Looking for ways to increase your protein intake to help you achieve your nutrition and health goals? You’re not alone! Protein is one of the key macronutrients which can help you make your goals a reality. Let’s dive into why it’s so important to prioritise, and how to increase your current intake to support your progress.
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Why is protein important for helping you achieve your health goals?
Protein can help you achieve your nutrition and health goals in a few different ways. Firstly, it’s the most satiating macronutrient, meaning it keeps you feeling fuller for longer. If you’re eating enough protein throughout the day, you’re less likely to overeat or binge on sugary or salty snacks – simply because your body feels satisfied and nourished. This gives you better control over your food choices and eating behaviours, so you can act in line with your health goals, helping you achieve them faster.
Studies have shown that as humans, we have certain protein needs which are individual to each of us. But our bodies prioritise our protein needs above other nutrients. This means, we will keep eating and eating until we’ve met our “threshold” of protein requirements. So, for example, if you needed 60 g of protein per day, and you ate a burger with 6 g of protein, you’d need to eat 10 of them to meet your needs for that day. And you’d feel hunger driving you to continue eating until you hit your target. Or, on the other hand, if you ate one single burger which contained the 60 g of protein you needed, your body would be satisfied, and you’d need to eat far less as the day went on since you’d met your protein needs. Essentially, you’ll keep eating until you get the protein you need, so by prioritising protein and including it in each of your meals and snacks, you’re much less likely to overeat on carbs, fats and other things!
Protein also has a greater thermic effect than the other macronutrients. This means it’s more difficult for your body to break down and digest than, say, carbs or fats, so protein burns more calories as you digest it compared to other nutrients. Therefore if you eat a protein-rich meal, compared to a carbohydrate-rich meal, you’ll expend or burn more energy digesting the protein-rich alternative. Win!
So how do you increase your protein intake?
1. Incorporate protein powder.
Adding protein powder to a smoothie or shake after your workout, or whipping up some protein pancakes or protein oats can be a really quick, easy and convenient way to increase your protein intake each day. Not only can protein powders add deliciousness to your snacks and meals, they also pack in some serious protein at the same time, supporting you in achieving your nutrition and health goals.
But not all protein powders are created equal… When you’re choosing a protein powder, make sure to look for one containing at least 20 g of protein per serve, with no added sugars or artificial colours. The BodyScience Shred Protein is a perfect example of this – not only does it contain an excellent 22 g of protein per serving, it also includes added prebiotics, vitamins, and a specially-crafted thermogenic blend designed to enhance the thermic effect discussed above, so you burn more fat while you build lean muscle. It’s gluten-free and contains no added sugars or colours, while including digestive enzymes to ensure it’s well-tolerated and absorbed, and gentle on your stomach. It’s a one-stop-shop for your protein powder needs.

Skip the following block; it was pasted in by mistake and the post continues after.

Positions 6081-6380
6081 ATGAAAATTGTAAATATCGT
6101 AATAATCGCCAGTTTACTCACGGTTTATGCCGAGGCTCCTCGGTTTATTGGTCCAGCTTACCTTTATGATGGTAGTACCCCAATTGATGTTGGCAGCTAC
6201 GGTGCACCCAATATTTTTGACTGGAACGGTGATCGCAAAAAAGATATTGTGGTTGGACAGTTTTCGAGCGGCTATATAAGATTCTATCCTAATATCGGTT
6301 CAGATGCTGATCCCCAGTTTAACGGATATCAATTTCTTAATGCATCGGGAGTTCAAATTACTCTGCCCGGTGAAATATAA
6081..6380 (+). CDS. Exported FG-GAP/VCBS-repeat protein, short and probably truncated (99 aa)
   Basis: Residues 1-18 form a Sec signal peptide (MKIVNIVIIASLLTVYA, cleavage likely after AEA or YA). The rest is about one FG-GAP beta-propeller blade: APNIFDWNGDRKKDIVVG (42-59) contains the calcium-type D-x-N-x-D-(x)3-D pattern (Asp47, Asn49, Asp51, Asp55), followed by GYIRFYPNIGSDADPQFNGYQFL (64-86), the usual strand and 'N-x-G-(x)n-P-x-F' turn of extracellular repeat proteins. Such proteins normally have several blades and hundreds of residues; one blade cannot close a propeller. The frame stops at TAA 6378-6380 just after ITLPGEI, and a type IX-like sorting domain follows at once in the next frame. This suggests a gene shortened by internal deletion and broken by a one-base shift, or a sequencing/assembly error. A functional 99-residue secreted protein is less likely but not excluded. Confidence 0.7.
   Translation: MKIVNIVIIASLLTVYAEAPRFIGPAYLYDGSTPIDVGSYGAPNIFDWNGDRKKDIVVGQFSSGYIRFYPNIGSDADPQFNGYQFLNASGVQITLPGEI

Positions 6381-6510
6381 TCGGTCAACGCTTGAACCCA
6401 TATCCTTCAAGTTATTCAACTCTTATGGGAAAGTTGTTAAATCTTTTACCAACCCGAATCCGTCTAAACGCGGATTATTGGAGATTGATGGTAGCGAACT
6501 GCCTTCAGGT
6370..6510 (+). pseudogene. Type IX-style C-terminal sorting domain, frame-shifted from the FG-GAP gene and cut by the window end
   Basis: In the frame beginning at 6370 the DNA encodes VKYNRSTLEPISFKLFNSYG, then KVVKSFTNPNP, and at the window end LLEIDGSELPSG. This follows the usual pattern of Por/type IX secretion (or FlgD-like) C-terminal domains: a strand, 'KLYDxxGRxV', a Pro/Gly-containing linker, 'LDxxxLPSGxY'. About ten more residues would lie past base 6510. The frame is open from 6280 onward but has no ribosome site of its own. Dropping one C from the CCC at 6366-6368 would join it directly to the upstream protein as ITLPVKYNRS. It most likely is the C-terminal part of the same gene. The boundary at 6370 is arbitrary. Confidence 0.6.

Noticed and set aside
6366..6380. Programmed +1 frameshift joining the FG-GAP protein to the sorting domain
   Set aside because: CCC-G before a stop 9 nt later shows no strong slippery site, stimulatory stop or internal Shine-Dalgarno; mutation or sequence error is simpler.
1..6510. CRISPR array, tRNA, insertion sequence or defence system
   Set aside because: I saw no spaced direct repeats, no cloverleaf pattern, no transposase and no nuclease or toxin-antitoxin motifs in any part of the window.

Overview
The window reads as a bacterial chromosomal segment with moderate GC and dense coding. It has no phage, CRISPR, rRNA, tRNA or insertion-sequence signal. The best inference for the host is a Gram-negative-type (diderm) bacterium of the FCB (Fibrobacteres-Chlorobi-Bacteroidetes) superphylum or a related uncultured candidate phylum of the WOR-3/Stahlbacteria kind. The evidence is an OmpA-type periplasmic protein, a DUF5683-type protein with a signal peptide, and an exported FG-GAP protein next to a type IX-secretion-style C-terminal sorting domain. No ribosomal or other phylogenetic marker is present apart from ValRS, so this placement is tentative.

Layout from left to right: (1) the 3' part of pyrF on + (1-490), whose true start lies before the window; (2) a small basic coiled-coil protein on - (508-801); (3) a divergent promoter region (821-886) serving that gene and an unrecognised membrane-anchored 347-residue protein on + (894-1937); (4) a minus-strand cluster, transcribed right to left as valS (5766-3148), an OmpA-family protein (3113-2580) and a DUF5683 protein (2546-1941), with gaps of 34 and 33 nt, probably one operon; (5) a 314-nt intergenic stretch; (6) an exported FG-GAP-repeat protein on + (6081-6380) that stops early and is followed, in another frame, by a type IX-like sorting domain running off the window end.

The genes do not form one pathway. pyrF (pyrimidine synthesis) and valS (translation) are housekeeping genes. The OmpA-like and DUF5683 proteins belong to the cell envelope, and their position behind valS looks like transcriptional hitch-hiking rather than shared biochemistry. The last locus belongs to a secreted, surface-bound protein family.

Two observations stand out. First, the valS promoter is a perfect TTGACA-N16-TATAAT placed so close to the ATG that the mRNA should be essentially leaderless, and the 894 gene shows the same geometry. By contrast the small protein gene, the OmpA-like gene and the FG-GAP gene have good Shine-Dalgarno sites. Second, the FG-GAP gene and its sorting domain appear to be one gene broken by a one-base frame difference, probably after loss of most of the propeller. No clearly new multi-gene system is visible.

2. Spread your protein intake across all meals and snacks.
Don’t leave it until dinner to cram in all your protein for the day, but instead make sure you’re including at least one protein-rich food in each of your meals and snacks all day long. Breakfast is a great way to pack in some protein early on, by opting for protein smoothies, protein pancakes, egg dishes or oats, adding in protein powder or high-protein ingredients. Then, continue to make it a priority each time you eat. Not only will this help you feel fuller and more satisfied after each meal or snack you eat throughout the day, it will also reduce your risk of overeating or bingeing on sweet snacks and treats later in the day.
3. Build your meals around protein.
In order to build your meals around protein sources, you first need to know which foods are highest in protein. While naturally animal meats and products tend to be amongst the richest sources of protein, including chicken, turkey, beef, lamb, eggs, yoghurt and cheese, there are plenty of plant-based foods which also pack a protein punch. These include tofu and tempeh, edamame or soybeans, legumes, nuts and seeds, quinoa and whole grains.
Now you understand which foods are useful to include, consider opting for lean protein sources such as chicken breast, turkey or plant-based proteins with low levels of saturated fats, and consider increasing your portion size when you enjoy these foods. Not only are you essentially trading off fat for more protein, you’re making your protein source the hero of your dish.
And get creative with it! Proteins don’t have to be bland or boring. Adding herbs, spices, marinades or dressings to your protein source, and serving it alongside a source of complex carbohydrates, healthy fats and fibre leaves you with a nutritious, satisfying and delicious meal with minimal fuss. We have plenty of high-protein recipe options in our Equalution meal plans for you to try out for yourself, so you can learn that protein can be delicious too! Once you realise you enjoy the taste of certain proteins or protein powders, like the BodyScience Shred Protein, you’ll be much more motivated to add them into your meals more regularly.